The American equivalent would have been Bill Shoemaker, or in more recent times Pat Day. That’s the sort of lofty esteem international jockey George Moore was held in.
Sadly though, on Tuesday, Jan. 8, Australia’s greatest rider George ‘Cotton Fingers’ Moore died at 84 in a Sydney nursing home.
Moore won 119 group I races (still the Australian record) including 35 Derby triumphs and later won 11 Hong Kong training premierships.
His ability to get horses home after securing the rail became legendary stuff.
Moore was born in Mackay in north Queensland in 1923, began riding at 15 (as an apprentice under Brisbane trainer Louis Dahl) then moved to Sydney in the 1940s where he and Hall Of Fame trainer Tommy Smith formed the most devastatingly successful jockey-trainer partnership in Sydney for the next 20 years. Despite regular excursions to the Northern Hemisphere (in 1958 he rode 21 winners in a month for French trainer Alec Head) he won 10 Sydney jockey premierships between 1957-69; in Europe he won France’s 1959 group I Prix de l’Arc de Triomphe (on Saint Crespin) and England’s 1967 group I Epsom Derby (on Royal Palace) as well as the French Derby, English 1000 Guineas, English 2000 Guineas and England’s Ascot Gold Cup.
When he retired from the saddle in 1971 he had won 2,278 races in Australia alone. One of Australia’s oldest and most respected Thoroughbred columnists, Ken Callander, summed it up best in Wednesday morning’s Sydney Daily Telegraph: "He was racing’s Don Bradman." (Don Bradman is still regarded the greatest sportsman ever produced in Australia and is the best cricketer God put breath into.) Callander would have been just as apt if he had described Moore in the same stratosphere as say Tiger Woods.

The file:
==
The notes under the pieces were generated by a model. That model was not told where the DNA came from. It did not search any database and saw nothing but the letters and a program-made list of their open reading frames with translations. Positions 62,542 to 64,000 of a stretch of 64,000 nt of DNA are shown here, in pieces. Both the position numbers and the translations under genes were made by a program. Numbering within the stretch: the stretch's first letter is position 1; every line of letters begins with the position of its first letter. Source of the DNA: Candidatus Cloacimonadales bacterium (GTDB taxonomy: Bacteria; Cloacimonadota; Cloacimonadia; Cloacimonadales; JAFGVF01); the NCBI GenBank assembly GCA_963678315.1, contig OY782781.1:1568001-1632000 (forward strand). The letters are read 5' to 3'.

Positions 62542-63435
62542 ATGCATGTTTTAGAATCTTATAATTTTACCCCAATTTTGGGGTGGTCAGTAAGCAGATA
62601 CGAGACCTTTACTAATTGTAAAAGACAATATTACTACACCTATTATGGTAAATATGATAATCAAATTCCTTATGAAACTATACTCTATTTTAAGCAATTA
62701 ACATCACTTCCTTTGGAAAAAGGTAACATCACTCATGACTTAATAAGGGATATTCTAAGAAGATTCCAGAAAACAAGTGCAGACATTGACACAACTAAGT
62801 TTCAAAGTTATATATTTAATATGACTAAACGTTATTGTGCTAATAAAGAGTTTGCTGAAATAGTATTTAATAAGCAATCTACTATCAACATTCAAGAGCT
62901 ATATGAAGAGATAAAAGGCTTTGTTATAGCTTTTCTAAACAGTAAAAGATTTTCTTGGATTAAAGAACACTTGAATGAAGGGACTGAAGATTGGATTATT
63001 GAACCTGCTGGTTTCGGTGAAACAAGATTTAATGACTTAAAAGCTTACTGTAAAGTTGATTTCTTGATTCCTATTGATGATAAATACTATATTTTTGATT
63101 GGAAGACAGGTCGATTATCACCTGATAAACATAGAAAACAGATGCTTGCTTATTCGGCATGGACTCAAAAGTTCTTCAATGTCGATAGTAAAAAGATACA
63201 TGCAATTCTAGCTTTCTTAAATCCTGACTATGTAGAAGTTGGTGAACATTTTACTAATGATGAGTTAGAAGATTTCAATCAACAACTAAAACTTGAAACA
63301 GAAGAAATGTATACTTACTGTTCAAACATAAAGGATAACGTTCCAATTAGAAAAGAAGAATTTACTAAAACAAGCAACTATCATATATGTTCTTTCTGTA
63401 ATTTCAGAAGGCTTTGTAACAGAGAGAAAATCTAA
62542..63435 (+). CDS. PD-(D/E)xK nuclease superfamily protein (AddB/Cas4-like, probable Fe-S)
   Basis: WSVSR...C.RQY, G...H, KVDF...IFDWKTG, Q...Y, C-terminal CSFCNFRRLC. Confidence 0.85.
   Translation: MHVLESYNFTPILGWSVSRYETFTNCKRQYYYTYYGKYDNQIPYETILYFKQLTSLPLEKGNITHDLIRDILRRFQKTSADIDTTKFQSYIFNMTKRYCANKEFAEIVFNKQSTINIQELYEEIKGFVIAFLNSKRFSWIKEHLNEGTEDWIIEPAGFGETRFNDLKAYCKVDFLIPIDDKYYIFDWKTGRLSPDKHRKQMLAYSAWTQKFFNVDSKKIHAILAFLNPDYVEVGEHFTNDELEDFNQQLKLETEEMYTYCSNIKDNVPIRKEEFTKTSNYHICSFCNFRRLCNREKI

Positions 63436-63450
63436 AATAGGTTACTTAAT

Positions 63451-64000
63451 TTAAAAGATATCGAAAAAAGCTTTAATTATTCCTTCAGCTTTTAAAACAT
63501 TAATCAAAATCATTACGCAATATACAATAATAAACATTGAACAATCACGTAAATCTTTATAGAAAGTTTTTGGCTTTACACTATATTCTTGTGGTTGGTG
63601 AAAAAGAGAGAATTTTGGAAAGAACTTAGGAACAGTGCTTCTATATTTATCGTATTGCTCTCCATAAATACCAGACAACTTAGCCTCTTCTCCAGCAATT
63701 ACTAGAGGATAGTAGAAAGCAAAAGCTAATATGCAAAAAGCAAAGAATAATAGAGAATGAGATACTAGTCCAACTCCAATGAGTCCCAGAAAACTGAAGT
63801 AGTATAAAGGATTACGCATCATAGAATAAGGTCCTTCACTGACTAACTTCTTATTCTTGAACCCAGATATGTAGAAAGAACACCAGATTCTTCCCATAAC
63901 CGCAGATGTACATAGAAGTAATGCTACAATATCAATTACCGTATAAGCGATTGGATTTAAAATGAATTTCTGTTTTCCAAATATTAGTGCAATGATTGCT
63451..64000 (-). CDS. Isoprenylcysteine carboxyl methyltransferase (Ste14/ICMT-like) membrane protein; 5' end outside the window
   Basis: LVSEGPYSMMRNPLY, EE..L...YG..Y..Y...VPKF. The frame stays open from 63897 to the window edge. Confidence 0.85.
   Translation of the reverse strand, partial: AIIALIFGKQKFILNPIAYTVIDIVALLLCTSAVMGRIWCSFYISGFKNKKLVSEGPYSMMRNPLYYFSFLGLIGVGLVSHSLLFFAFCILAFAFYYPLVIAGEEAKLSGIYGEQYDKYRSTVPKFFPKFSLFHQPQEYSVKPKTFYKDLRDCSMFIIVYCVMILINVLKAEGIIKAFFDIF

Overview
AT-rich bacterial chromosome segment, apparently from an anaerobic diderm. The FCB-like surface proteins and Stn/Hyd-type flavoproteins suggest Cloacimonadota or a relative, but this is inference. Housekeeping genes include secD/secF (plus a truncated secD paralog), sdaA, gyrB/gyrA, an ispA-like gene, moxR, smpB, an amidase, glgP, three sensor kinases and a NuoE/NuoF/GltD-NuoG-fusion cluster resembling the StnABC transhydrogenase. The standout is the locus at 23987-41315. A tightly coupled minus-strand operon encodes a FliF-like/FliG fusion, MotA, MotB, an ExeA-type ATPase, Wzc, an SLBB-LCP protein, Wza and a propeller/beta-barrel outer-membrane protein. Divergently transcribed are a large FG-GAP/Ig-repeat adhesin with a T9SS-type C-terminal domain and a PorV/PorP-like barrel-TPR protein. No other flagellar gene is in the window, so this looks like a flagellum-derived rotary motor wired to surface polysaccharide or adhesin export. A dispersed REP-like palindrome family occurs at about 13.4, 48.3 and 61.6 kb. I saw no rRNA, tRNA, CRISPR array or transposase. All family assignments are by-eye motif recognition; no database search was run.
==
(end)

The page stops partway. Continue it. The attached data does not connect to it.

Tributes flowed in from all sections of the racing fraternity when the news of Moore’s death became public. Ron Quinton (who won eight Sydney premierships as a jockey, 2nd only to Moore) declared: "During my career I was lucky to ride all over the world and I rode against and have seen all the great jockeys of my time from Lester Piggott to Darren Beadman. But I can honestly say there has been none better than George Moore. He was the best jockey I have ever seen anywhere in the world."
Moore is immortalized by the annual George Moore Medal: presented to Sydney’s outstanding jockey.
He is survived by his sons: Gary who is a leading trainer in Macau and John who is a leading trainer in Hong Kong.